This is a market of over $47 trillion dollars. It's insurance that companies will not default on their debts. The problem is that in a normal insurance company there are actuarial calculations based on historical and projected data, regulations, and so on that result in a loss reserve available to pay insured losses. This, on the other hand, is an unregulated market of contracts with no specific loss reserve. It is causing much angst in the markets.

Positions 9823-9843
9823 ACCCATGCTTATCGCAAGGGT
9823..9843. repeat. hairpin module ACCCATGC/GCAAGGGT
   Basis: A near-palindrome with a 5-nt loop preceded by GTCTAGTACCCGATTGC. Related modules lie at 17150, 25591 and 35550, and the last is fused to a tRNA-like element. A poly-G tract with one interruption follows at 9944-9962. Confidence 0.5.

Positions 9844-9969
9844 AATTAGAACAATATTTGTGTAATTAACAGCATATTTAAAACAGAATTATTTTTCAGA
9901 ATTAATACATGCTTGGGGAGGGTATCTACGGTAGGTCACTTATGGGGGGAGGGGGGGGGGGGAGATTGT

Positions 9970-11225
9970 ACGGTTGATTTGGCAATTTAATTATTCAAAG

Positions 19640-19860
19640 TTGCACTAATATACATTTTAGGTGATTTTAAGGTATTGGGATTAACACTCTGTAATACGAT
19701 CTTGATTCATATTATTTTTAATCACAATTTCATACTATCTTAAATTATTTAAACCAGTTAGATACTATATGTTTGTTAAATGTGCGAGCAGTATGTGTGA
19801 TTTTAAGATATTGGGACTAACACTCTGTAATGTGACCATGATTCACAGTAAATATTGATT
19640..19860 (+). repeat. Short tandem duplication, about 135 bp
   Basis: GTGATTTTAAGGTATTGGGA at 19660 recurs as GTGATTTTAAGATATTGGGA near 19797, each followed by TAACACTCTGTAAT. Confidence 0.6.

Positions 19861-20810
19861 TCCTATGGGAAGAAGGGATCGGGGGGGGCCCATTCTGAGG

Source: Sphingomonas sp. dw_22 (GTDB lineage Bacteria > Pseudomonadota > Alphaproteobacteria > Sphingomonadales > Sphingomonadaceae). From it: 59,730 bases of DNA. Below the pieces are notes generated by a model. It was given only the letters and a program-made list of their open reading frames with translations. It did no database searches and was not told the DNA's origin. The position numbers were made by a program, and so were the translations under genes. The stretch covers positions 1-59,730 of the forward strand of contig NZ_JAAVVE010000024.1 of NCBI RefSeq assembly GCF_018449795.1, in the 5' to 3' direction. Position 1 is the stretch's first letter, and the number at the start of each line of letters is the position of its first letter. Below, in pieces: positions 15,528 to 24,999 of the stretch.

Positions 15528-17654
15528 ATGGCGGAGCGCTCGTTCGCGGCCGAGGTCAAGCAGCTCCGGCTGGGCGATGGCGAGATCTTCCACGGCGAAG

At the center of these concerns is a vast, barely regulated market in which banks, hedge funds and others trade insurance against debt defaults. This isn't like life insurance or homeowners' insurance, which states regulate closely. It consists of financial contracts called credit-default swaps, in which one party, for a price, assumes the risk that a bond or loan will go bad. This market is vast: about $45 trillion, a number comparable to all of the deposits in banks around the world.